A text as deeply archetypal, as symbolically fecund, and as powerfully resonant as this one speaks to our reality in intense and variegated ways. Here I would like to focus upon just one dimension of its message: its warning against seizing rule before we are ready for it.
The woman was not mistaken in her judgment that wisdom and rule are desirable and good things to seek, yet in grasping for them before the appropriate time, they proved a cause of judgment and alienation. The wine of rule in the glass of life will reveal the heart of the drinker, exposing either their folly or their wisdom. Although the service and guarding of the garden was to prepare the adam and the woman for rule in the world, through their premature seizing of rule they thrust themselves into a role for which they were quite unprepared, spreading alienation as a result.
The example of the adam and his wife should be a cautionary one for us, encouraging us to exercise a great deal more trepidation in our approach to politics and rule. Too often in our exercise of political theology, we may proceed under the blithe assumption that we are suited for rule in the wider world, without having first attended to the more rudimentary and far less glamorous task of learning wisdom through faithful obedience, lessons learned in the small things of life.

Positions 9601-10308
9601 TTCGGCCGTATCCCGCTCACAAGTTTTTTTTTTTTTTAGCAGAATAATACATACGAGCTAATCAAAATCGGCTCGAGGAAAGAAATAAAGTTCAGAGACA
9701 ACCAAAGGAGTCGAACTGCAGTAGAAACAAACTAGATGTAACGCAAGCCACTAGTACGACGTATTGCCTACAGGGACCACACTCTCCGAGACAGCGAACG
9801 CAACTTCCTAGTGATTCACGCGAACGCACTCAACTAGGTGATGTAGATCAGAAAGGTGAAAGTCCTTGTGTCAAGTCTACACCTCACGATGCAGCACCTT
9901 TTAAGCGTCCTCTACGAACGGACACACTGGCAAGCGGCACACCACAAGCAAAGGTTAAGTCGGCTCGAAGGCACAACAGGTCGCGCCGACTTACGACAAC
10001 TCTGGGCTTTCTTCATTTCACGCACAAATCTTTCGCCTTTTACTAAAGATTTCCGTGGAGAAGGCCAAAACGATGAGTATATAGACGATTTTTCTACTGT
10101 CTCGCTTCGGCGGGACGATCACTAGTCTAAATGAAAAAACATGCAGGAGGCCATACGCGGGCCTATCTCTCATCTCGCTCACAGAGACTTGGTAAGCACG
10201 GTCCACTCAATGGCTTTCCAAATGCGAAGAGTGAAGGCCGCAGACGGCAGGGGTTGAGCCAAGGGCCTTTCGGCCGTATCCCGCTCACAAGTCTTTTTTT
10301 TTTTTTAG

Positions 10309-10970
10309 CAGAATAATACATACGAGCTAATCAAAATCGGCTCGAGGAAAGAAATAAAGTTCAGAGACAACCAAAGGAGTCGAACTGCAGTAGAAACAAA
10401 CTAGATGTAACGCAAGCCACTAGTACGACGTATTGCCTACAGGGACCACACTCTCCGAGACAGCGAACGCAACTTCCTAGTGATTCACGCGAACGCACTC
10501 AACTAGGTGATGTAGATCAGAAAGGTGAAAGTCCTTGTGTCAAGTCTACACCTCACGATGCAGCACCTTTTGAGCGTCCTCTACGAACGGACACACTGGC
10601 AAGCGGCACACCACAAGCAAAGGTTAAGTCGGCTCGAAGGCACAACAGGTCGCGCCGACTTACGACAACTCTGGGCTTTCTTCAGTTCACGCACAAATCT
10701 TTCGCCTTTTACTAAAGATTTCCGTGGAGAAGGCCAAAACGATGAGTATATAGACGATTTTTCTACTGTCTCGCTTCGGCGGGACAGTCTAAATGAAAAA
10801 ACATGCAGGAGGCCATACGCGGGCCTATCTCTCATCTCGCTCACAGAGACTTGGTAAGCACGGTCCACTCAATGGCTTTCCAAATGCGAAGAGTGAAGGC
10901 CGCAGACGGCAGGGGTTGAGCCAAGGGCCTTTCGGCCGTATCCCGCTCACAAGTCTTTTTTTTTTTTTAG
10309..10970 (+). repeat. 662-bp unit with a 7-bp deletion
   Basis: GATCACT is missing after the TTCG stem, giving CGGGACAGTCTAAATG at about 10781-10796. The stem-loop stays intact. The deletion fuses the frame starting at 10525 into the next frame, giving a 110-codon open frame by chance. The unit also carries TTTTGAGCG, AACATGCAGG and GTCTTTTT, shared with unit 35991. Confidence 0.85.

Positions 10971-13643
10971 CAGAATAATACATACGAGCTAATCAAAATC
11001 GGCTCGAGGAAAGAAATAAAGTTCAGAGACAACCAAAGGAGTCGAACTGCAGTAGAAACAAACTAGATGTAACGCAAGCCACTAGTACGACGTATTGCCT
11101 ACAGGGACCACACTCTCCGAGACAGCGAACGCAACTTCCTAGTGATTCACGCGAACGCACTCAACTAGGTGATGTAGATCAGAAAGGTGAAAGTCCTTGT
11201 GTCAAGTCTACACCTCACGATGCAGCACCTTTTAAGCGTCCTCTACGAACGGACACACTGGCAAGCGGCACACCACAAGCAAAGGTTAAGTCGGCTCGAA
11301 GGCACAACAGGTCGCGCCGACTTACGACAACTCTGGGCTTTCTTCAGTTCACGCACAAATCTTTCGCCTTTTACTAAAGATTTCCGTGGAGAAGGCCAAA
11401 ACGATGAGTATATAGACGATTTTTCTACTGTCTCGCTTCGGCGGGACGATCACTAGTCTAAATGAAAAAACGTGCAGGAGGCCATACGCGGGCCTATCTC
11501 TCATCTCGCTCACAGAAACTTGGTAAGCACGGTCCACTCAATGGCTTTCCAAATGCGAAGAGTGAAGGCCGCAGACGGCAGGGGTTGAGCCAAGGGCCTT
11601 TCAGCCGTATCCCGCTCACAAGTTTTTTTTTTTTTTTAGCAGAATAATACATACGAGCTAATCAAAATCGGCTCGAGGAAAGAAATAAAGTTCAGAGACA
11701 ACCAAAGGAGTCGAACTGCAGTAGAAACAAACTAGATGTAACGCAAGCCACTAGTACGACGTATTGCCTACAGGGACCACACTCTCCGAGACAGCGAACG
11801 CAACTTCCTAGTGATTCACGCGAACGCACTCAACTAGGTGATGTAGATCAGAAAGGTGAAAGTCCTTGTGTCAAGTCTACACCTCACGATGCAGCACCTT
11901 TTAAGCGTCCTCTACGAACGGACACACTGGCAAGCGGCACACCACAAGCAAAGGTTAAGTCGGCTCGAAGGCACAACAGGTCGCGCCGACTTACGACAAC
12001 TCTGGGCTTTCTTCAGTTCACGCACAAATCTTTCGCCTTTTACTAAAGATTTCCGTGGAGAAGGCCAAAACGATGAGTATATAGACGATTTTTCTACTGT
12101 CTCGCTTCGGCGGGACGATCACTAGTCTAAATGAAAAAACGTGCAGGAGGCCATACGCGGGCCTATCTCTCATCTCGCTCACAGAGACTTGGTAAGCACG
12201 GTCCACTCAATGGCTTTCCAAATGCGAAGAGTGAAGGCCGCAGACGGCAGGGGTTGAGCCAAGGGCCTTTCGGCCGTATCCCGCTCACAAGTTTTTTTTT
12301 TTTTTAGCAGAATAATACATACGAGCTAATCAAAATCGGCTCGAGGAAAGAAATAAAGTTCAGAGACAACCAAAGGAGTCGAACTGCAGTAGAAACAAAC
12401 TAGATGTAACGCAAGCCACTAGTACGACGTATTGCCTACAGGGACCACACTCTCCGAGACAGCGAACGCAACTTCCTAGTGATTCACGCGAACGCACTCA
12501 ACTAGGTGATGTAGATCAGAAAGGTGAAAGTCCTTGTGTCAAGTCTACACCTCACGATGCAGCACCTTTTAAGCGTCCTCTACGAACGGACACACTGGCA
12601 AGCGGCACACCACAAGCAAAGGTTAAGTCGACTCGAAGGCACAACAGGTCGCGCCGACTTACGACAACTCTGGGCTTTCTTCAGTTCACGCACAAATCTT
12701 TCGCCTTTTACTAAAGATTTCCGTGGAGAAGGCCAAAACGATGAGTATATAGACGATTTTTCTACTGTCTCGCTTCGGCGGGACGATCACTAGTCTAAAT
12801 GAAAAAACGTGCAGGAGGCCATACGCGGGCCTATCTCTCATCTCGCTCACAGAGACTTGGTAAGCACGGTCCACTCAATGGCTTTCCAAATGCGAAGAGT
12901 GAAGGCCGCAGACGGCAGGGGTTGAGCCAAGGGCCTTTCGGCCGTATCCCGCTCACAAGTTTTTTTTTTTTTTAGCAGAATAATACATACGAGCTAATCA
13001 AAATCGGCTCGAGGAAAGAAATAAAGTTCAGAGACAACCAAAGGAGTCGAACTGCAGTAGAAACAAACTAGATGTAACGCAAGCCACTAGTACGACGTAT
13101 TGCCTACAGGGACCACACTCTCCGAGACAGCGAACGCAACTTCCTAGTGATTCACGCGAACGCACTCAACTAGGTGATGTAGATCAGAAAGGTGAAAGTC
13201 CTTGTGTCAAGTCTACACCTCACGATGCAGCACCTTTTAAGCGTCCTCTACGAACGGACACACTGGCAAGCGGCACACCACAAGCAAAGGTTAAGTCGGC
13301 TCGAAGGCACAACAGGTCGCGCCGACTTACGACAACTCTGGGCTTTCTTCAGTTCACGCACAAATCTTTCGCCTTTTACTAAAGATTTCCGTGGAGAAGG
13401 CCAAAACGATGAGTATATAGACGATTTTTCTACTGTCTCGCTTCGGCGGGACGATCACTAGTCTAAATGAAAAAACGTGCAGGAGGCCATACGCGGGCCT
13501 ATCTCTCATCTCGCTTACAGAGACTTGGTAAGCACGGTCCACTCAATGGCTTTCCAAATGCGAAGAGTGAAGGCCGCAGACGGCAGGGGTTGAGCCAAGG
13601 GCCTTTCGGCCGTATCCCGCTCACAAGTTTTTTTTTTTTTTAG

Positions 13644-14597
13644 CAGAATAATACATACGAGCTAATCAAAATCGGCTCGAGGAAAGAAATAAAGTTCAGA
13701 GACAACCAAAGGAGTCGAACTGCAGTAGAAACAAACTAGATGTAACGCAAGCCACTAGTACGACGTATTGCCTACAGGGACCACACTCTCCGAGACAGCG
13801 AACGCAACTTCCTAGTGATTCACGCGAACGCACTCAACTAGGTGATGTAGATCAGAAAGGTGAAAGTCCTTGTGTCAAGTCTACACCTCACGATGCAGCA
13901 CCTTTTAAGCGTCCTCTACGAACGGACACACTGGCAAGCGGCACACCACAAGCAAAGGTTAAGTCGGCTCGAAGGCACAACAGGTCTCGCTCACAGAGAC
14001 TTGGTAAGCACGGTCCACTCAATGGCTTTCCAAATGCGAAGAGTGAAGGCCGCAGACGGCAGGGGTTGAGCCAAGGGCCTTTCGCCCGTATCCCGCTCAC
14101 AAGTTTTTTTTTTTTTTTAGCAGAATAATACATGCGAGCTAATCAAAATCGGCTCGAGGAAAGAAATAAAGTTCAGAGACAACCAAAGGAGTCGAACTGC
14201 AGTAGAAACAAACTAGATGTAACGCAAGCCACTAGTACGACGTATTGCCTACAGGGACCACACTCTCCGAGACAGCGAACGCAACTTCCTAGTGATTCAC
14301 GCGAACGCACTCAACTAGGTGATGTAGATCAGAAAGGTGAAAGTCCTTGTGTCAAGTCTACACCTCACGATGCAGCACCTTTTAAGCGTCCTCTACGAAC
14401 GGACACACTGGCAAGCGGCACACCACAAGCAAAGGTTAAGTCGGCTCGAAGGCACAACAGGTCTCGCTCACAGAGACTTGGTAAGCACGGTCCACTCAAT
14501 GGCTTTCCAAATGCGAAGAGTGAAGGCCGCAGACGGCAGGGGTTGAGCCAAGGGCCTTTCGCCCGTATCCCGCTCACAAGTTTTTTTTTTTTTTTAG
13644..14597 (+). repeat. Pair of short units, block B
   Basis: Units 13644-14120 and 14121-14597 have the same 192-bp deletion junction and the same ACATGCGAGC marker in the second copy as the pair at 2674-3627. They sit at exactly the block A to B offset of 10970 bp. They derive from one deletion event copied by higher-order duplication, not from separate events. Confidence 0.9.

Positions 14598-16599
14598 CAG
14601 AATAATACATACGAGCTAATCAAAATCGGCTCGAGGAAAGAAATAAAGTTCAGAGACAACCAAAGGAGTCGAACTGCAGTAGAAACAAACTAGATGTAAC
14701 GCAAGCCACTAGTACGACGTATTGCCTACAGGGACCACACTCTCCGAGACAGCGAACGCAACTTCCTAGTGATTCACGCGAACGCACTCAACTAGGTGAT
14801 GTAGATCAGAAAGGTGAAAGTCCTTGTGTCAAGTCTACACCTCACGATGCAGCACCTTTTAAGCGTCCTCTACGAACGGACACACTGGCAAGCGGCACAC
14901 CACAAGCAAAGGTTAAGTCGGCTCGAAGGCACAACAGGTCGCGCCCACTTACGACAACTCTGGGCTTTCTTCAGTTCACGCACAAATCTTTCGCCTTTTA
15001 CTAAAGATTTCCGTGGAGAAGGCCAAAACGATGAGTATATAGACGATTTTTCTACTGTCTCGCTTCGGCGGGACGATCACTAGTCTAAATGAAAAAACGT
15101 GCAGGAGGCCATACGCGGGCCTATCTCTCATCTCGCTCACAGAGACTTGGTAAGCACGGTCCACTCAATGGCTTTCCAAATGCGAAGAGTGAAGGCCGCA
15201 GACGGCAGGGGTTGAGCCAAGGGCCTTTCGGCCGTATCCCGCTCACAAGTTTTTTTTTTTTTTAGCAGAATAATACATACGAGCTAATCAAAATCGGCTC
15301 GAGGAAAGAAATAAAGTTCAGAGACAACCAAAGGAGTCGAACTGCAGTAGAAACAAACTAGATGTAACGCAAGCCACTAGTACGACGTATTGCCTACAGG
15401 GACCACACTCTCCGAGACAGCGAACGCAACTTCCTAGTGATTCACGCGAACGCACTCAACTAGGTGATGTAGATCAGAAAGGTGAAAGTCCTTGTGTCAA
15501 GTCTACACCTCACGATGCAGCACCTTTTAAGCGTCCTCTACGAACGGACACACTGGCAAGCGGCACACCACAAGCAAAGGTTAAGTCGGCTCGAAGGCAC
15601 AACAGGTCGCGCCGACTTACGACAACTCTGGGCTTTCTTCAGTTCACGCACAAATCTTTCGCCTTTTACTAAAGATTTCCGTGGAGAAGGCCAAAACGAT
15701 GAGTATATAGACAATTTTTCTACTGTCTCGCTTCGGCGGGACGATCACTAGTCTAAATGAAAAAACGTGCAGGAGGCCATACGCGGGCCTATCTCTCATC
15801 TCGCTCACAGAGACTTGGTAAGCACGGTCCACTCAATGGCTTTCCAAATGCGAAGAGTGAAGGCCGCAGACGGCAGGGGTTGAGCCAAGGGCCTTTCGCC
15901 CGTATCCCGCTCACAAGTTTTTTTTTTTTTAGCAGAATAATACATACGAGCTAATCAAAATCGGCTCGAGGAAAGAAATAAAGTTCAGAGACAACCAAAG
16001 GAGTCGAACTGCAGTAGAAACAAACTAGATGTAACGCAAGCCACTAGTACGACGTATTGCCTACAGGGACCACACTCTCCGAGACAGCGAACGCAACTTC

In our day, the church can, in an overweening desire to wield influence on the national stage, neglect or abandon the immediate tasks given to it, forsaking the serving and guarding of the various gardens in which it has been placed for the dangerous promise of a prominence and a power for which it is not prepared. As in Eden, the result is shameful exposure of guilt and insufficiency.
That political wisdom may only properly be obtained through long and difficult discipleship in quotidian, local, and uncelebrated tasks is probably not a message we wish to hear. We aspire to the corridors of power, not to the visiting of prisoners, tending of the sick, feeding of the poor, sheltering of the homeless, and welcoming of strangers. Yet true wisdom must begin with the fear of YHWH, and in humble, patient, and trusting obedience to him. Influence and power sought otherwise will only bring destruction.
Alastair Roberts is the contributing editor of the Politics of Scripture.